An Hour Given = An Hour Earned Timebanking and Community Resilience, May 3, 8:30 A.M., Wilkinson Public Library Program Room

imagesTime Bank of the Rockies is up and running, and we are delighted to bring Cynthia Harwood to the EcoAction Roundtable to present information and help people sign up for the regional Timebanking system. Cynthia began the Timebank of the Rockies in 2012 and welcomes participation from everyone in the region.

Time banks, also known as time exchanges are about people helping people in a system where everyone’s skills are equally valued and where everyone benefits. One hour you spend helping another in the system creates a time credit that can then be used by you to get help from other members. Once you’re a member you log on to the website and post the skills and talents you are willing to share – as well as those you’d like to receive.

In our society some skills are perceived as having a higher value than others. That may be why many parents encourage their offspring to become doctors or lawyers. It is true their hourly rates are rather elevated in comparison to the salaries of carpenters and dishwashers, but in Timebankland everyone is equal no matter what they do. An hour of doctor time is equal to an hour of massage or an hour of running errands or an hour of weeding a garden or an hour of reading and conversation with a shut in. The goal here is to build healthier communities based on mutual respect for everyone’s efforts, talents, and skills and provide a strong network of relationships that create community resilience.

Time credits can also be used to donate time to friends, family, or charities. It’s easy to join with a small membership donation request. Then you continue doing those great things you do for others anyway – but get a time credit for doing so. The more people who join, especially from our region, the better. Joining creates more goods and services available through the exchange.

Timebanking is not the same as bartering and it isn’t an alternative currency either. Rather it’s a community exchange – people doing things for each other outside of our “normal” monetary system. And since all hours are equal the concept truly builds appreciation in and amongst community members for what each of us can give. Some members have seen this as a great way to get the word out about their business. They may offer a free hour of their service to help people get to know them. Each member has control over their time though. In some timebanks doctors, chiropractitioners and other health care providers participate. But they can limit the number of timebank exchanges so they can still participate in the money economy too.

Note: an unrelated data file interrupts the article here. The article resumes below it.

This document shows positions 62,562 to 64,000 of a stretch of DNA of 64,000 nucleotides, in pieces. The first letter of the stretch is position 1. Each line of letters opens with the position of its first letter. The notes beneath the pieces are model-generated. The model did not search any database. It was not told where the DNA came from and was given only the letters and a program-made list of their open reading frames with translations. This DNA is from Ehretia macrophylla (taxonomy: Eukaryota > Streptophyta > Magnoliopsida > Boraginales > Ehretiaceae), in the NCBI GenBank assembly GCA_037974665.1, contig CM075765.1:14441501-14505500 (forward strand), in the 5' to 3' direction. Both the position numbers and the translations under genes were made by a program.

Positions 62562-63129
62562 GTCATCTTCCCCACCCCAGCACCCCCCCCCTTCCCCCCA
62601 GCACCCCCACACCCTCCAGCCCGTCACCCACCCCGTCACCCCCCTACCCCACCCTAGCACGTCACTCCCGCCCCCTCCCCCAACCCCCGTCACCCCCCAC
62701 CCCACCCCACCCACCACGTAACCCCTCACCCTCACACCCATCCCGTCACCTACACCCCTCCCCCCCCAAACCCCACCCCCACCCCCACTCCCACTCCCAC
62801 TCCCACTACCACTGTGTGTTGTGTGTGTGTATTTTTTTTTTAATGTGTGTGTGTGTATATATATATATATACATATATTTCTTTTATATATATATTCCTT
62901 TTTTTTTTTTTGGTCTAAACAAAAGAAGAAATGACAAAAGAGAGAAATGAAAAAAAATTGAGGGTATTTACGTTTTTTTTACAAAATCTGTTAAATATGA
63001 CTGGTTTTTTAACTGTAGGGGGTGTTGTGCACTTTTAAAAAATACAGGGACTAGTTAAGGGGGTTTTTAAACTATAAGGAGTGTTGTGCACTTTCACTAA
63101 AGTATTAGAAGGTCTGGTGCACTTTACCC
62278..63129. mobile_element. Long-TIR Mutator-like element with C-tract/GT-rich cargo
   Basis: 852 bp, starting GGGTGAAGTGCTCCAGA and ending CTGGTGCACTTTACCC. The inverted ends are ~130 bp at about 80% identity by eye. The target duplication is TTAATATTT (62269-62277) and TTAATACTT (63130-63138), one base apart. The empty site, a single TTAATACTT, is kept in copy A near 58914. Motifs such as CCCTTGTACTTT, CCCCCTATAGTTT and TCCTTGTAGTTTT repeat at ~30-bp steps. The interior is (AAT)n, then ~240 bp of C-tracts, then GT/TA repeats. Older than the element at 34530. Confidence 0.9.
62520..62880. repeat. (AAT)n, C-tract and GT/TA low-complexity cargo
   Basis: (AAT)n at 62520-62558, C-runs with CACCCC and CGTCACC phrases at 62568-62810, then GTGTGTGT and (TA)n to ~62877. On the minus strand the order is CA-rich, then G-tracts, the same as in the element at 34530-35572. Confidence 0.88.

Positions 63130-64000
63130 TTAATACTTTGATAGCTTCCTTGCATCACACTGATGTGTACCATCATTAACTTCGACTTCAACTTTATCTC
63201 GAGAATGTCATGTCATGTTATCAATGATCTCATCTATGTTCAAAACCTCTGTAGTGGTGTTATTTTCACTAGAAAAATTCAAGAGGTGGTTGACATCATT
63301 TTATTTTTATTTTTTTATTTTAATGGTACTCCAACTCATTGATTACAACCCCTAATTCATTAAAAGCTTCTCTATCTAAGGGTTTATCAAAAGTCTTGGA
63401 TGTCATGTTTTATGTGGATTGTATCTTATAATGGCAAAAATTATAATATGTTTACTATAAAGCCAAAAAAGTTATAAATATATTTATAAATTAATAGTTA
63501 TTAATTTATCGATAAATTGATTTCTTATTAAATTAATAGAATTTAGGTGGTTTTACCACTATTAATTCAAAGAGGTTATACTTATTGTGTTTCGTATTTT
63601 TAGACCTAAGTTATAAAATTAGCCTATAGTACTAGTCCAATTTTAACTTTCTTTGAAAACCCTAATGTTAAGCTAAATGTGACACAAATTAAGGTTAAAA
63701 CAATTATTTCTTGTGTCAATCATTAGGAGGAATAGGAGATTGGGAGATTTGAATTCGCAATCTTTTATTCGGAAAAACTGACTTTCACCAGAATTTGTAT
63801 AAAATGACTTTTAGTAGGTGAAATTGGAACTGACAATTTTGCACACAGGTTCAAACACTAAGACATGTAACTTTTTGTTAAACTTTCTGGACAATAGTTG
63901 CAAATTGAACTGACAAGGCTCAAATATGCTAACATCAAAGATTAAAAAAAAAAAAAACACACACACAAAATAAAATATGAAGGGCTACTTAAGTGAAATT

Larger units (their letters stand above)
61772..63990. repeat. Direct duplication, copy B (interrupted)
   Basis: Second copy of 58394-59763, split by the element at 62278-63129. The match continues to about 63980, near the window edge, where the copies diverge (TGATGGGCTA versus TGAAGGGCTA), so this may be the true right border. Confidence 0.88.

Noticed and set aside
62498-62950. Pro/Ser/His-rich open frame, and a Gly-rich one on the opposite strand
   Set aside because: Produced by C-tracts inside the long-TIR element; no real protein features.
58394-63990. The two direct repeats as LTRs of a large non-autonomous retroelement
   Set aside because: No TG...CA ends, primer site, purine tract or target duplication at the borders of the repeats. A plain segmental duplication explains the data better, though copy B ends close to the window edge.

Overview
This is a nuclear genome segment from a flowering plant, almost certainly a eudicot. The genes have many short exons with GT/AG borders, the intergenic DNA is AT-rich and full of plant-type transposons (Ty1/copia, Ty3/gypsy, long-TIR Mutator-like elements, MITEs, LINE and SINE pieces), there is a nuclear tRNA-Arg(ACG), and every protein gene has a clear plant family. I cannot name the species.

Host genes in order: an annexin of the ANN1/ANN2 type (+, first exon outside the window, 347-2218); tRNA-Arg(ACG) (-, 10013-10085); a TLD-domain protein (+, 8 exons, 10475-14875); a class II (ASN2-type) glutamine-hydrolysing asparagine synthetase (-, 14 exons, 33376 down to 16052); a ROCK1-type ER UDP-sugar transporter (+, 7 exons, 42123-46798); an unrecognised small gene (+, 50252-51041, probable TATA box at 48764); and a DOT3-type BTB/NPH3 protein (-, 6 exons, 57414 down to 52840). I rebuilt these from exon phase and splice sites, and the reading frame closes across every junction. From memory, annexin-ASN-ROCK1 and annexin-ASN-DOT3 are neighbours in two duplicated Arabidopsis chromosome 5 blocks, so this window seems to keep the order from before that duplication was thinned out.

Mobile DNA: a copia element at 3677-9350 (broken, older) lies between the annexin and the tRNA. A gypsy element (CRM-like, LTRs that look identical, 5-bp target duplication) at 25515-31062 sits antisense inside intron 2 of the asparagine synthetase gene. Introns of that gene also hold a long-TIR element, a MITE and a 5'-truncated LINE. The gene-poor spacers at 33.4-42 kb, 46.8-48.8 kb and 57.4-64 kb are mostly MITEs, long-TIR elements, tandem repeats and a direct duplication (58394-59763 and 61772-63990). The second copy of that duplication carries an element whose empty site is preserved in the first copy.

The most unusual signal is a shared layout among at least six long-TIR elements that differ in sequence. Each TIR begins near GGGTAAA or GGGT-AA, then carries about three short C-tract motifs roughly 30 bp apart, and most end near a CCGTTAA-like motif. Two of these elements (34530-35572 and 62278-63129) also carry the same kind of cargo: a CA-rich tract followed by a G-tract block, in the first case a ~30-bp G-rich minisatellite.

Timebank of the Rockies operates out of Montrose for the Western Slope, but there is a really cool feature on the website that allows members to say how far they are willing to go to give or receive. That’s one reason we are encouraging folks in our region to join.  If you can’t wait to find out more check it out at ootherwise  we hope to see you Friday, May 3 to help you get your skills and talents out there and start enjoying this community building exchange.

About EcoAction Roundtables:

EcoAction Roundtables generally happen the first Friday of the month and are co-sponsored by the Wilkinson Library and Alpine Bank with help from Telluride Inside… and Out.

Light refreshments provided. Please RSVP for this FREE EVENT via Facebook, email or phone by 3:00 p.m. on Thursday, May 3, so we are sure to have enough food.

A $5-10 donation is suggested to cover the cost of breakfast. All donations are greatly appreciated.

About EcoAction Partners:

Now in its seventh year EcoAction Partners (formerly The New Community Coalition) continues to work in local sustainability issues throughout the San Miguel Watershed and beyond. Our mission is to inspire, initiate and support collaborative community actions that enhance resilient economic, environmental, and social systems. We focus on three main areas: 1) Energy-efficiency, conservation, renewable and green building, 2) Zero Waste through Resource Recovery and Recycling – reduce, reuse, repair, recycle and rethink, and 3) Food – localizing our food supply.

Such efforts all help to realize the vision of world where people and their communities partner to enhance local self-reliance and ensure a sustainable future.

Contact us at (970) 728-1340 or or visit: or our Facebook page.

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